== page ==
Movie review:  'Girl Most Likely' an enjoyable but disposable dramedy
2013 Roadside Attractions

Home is where the heart is. In Girl Most Likely (opening today), it's also the last place you would want to find yourself.

Kristen Wiig plays Imogene, who by all accounts is failing at life. This is the same sort of down-and-out character that Wiig played so well in Bridesmaids, but in Girl Most Likely, the tone is much more quirky dramedy than a straight play for laughs. Therefore, Wiig's talent as a leading lady are on full display.

Like many who enter their thirties, life begins to unfold in unexpected ways and that is also the charm of Girl Most Likely. Imogene has always been a go-getter (the movie opens with young Imogene, starring in an elementary school play about The Wizard of Oz and wanting to re-write the ending altogether...why, after all, would Dorothy want to leave Oz?). Again, like many, she has had a few opportunities to make something of herself along the way, but has squandered them.

Getting fired from her job and dumped by her boyfriend, the film seemed to by a heading down the Lola Versus road, a film that I loved last year starring Greta Gerwig. When Imogene returns home after what is believed to be an attempted suicide, we meet her eccentric family.

Annette Bening is fabulous as her mother Zelda, chewing the scenery up with aggressive bites. Her boyfriend is simply known as "George Bousche" (Matt Dillon, channeling Ben "Coach" Wade, a popular and memorable man who has appeared on the TV show, Survivor). No, George Bousche is not his real name, he is allegedly a CIA operative - oh, and a samurai warrior - who cannot reveal his true identity. Then there is Imogene's brother Ralph (Christopher Fitzgerald), a Rain Man kind of a guy who has never dared to venture outside of his hometown and who quite literally finds himself shelled up in his mother's home. Then of course there is Lee, the good-looking bachelor renting a room in the house (Darren Criss).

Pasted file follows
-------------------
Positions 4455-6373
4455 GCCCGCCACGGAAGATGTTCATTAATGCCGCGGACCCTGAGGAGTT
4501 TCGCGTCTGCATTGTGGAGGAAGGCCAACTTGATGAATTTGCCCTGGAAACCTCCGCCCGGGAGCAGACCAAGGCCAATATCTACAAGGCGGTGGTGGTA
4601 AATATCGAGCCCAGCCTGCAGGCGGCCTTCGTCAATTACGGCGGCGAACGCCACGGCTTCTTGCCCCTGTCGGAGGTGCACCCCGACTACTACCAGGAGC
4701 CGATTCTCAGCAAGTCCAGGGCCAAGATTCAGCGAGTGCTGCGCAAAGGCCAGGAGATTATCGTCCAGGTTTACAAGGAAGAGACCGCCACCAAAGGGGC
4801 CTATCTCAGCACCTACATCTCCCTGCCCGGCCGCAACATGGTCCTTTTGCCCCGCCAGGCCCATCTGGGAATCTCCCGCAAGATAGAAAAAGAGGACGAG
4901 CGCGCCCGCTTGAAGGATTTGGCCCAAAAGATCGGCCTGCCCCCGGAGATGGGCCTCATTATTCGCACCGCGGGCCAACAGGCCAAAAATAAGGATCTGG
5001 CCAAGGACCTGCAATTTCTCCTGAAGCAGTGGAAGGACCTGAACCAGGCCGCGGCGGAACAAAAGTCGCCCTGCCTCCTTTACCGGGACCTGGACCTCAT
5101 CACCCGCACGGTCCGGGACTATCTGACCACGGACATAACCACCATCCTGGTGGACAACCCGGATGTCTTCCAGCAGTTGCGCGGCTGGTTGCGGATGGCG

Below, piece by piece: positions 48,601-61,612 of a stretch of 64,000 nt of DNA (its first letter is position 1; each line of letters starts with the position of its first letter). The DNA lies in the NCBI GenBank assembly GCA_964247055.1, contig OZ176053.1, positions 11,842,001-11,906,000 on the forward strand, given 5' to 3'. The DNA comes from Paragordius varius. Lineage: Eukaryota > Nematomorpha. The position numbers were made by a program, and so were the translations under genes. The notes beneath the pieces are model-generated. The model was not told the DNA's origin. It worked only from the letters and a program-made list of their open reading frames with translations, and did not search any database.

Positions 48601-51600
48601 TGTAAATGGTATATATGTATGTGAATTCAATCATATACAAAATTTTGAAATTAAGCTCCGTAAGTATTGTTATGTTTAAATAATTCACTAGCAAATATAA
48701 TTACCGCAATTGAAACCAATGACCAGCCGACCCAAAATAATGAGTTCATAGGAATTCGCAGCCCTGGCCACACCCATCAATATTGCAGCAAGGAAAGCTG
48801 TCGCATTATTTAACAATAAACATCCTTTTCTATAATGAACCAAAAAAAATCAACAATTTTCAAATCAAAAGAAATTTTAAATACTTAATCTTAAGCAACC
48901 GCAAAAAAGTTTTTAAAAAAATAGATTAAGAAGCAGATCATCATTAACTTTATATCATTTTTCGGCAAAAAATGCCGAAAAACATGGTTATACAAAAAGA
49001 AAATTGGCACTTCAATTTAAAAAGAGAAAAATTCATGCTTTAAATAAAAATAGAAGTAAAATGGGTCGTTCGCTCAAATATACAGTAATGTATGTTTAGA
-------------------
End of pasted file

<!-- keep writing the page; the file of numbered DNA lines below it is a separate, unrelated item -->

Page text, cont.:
Once Imogene is at the house, it's pretty clear that she will fall for Lee, but that the film will center around her relationship with her mother. Surprisingly (and refreshingly), it does not.

In fact, the charm of Girl Most Likely is in how it continues to take unexpected left turns, leading up to the bizarre final scenes that border on farce.

It's not news to say that Kristen Wiig has arrived. Girl Most Likely is the next step in her evolution. She reminds me so much of Meg Ryan, except with an additional comedic gear that she can thrust herself into, that channels the zany physicality of someone like Gilda Radner. Her ensemble cast here is terrific, even smaller roles from June Diane Raphael as Imogene's super-fake friend, or her stuffy father played by the fantastic Bob Balaban.

But there was a disconnect for me, between the light, drifty tone of the film and the overly obvious themes presented within. It's a story about getting out of your shell, about perception and about the idealistic fallacies we create in our lives.

Despite some laughs, a fair bit of clever dialogue and the strong performances, Girl Most Likely is the sort of film that - while enjoyable - is likely to be forgotten by the time you reach your car.

Genre: Comedy, Drama

Run Time: 1 hour, 43 minutes, Rated PG-13

Starring: Kristen Wiig, Annette Bening, Matt Dillon, Darren Criss, Christopher Fitzgerald, June Diane Raphael, Natasha Lyonne, Bob Balaban

Written by Michelle Morgan (Middle of Nowhere)

Directed by Shari Springer Berman & Robert Pulcini (American Splendor, The Nanny Diaries, The Extra Man)

Opens locally on Friday, July 19, 2013 (check for show times).

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How to read Tom Santilli's "Star Ratings:"

  • 5 Stars: Exceptional, must-see movie
  • 4 Stars: Very good movie, not without flaws
  • 3 Stars: The movie was just OK, leaves a lot to be desired
  • 2 Stars: Pretty bad, a let-down, disappointing, but with some redeeming qualities
  • 1 Star: Awful, sloppy, a total waste of time